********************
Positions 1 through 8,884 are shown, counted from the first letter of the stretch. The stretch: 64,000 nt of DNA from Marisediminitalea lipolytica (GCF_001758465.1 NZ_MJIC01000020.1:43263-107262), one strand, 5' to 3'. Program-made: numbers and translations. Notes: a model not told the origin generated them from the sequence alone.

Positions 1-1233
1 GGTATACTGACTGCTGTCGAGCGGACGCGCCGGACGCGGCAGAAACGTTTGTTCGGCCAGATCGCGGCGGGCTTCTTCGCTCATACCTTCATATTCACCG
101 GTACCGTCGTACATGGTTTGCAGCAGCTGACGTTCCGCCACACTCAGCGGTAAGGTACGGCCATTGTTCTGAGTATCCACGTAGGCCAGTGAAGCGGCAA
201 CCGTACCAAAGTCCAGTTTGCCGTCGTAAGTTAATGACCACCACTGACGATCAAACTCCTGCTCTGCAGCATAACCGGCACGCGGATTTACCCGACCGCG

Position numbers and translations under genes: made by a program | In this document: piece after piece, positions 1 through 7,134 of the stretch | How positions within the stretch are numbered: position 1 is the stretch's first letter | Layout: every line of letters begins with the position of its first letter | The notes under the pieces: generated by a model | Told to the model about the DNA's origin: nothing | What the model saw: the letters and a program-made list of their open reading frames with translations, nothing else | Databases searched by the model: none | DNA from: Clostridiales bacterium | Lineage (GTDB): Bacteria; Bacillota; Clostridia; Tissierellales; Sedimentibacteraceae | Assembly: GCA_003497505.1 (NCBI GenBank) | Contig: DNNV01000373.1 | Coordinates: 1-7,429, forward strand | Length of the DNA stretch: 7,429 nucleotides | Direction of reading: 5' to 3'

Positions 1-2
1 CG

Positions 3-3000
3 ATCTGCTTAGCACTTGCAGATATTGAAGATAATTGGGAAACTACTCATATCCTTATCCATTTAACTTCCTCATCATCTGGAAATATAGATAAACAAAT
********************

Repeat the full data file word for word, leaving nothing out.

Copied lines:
Positions 1 through 8,884 are shown, counted from the first letter of the stretch. The stretch: 64,000 nt of DNA from Marisediminitalea lipolytica (GCF_001758465.1 NZ_MJIC01000020.1:43263-107262), one strand, 5' to 3'. Program-made: numbers and translations. Notes: a model not told the origin generated them from the sequence alone.

Positions 1-1233
1 GGTATACTGACTGCTGTCGAGCGGACGCGCCGGACGCGGCAGAAACGTTTGTTCGGCCAGATCGCGGCGGGCTTCTTCGCTCATACCTTCATATTCACCG
101 GTACCGTCGTACATGGTTTGCAGCAGCTGACGTTCCGCCACACTCAGCGGTAAGGTACGGCCATTGTTCTGAGTATCCACGTAGGCCAGTGAAGCGGCAA
201 CCGTACCAAAGTCCAGTTTGCCGTCGTAAGTTAATGACCACCACTGACGATCAAACTCCTGCTCTGCAGCATAACCGGCACGCGGATTTACCCGACCGCG

Position numbers and translations under genes: made by a program | In this document: piece after piece, positions 1 through 7,134 of the stretch | How positions within the stretch are numbered: position 1 is the stretch's first letter | Layout: every line of letters begins with the position of its first letter | The notes under the pieces: generated by a model | Told to the model about the DNA's origin: nothing | What the model saw: the letters and a program-made list of their open reading frames with translations, nothing else | Databases searched by the model: none | DNA from: Clostridiales bacterium | Lineage (GTDB): Bacteria; Bacillota; Clostridia; Tissierellales; Sedimentibacteraceae | Assembly: GCA_003497505.1 (NCBI GenBank) | Contig: DNNV01000373.1 | Coordinates: 1-7,429, forward strand | Length of the DNA stretch: 7,429 nucleotides | Direction of reading: 5' to 3'

Positions 1-2
1 CG

Positions 3-3000
3 ATCTGCTTAGCACTTGCAGATATTGAAGATAATTGGGAAACTACTCATATCCTTATCCATTTAACTTCCTCATCATCTGGAAATATAGATAAACAAAT